What Franchises Need to Know About Satmetrix

What to do when your customers go from engaged to enraged.


The advent of social media has ushered in a new customer service paradigm. Interactions between a business and its customers — positive or negative– are now part of a company’s narrative thanks to platforms like Facebook and Twitter.


For businesses, this presents an opportunity to engage with its customer base and obtain feedback on its products and services. Under normal circumstances, this is a good, even great, thing. But, when a customer turns from engaged to enraged, a business is often caught off-guard, especially if a customer chooses to vent his or her frustration publicly. An angry customer is a scary thing; an angry customer on Twitter or Facebook is terrifying.


Dissatisfied customers present a unique challenge to franchises. Negative feedback expressed publicly can not only tarnish the reputation of the local outpost, but also influence a potential customer’s perception of the brand overall. As Forbes reported earlier this year, “when you make a decision to choose one brand over another, you’re influenced more by the company’s reputation than any particular product it offers.”


So how do you manage your reputation, keep your customers happy, and protect your bottom line? Satmetrix has a suggestion: put your net promoter score to work.


There are three types of customers: promotors, passives, and detractors. Customers that support and advocate for your brand are promoters. Those that support your business but aren’t telling their friends and family about you are considered passives. Customers that speak out against your business due to a poor experience are labeled as detractors. A brand’s net promoter score is calculated by subtracting the percentage of detractors from the percentage of promoters and provides a company with a numeric indication of its customer base’s level of satisfaction.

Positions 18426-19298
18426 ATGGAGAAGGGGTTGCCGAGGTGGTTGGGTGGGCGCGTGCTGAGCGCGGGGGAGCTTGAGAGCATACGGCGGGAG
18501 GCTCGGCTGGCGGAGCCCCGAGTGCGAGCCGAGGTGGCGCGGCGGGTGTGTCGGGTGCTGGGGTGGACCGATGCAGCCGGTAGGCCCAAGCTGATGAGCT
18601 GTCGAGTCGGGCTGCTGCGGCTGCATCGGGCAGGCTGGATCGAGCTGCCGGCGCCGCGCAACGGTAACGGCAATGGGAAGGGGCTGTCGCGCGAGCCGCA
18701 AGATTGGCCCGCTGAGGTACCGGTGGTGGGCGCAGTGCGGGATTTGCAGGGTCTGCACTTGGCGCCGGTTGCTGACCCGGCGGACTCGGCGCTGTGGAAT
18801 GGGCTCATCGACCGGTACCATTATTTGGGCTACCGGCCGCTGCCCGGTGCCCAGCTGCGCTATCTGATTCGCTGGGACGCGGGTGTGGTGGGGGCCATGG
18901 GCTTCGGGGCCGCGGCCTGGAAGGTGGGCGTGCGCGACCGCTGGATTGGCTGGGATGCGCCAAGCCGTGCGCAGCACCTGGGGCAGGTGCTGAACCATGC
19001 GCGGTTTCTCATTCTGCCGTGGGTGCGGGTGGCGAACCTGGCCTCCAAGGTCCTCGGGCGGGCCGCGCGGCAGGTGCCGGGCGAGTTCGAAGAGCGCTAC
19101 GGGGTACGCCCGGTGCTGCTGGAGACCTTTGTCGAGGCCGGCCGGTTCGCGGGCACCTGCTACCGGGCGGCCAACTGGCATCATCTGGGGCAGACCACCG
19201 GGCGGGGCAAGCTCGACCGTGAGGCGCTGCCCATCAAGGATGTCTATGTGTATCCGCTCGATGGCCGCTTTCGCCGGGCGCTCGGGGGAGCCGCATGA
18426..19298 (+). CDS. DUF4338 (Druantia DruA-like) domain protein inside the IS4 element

Traditionally, a net promoter score was calculated through surveys, which have become so ubiquitous they’re ineffective. Fewer and fewer customers care to respond to surveys because they get so many. Spark Score, a program from Satmetrix, surveys what customers are already saying by sweeping the Internet and social media.


At this point, the folks at Satmetrix decided to go a step further. After the net promoter score has been calculated, more questions are asked. In doing so, Satmetrix is able to draw a correlation between the net promoter score and what’s causing a customer to recommend your brand or, in some cases, to not recommend your brand. The goal is to identify the moment that franchises (and other businesses) are dropping the ball in order to fix the underlying error, improve overall customer relations, and ultimately win customers back.


A recent study performed by the Gallup Business Journal indicates that bringing on new customers is about emotion, not price or product. It costs more money to woo a new customer than it does to keep an existing one. In addition, satisfied existing customers spend an average of 2.6 times more than one that’s relatively satisfied and 14 times more than one that isn’t satisfied.


In the graph below, total revenue is represented by the total sales from passive and promoter customers in a nonexistent company. Total potential revenue represents the total sales from promoters, passives, and detractors who have returned as passive customers after having their customer service issues resolved. On average, the difference between the total and total potential revenues each month is $9,333.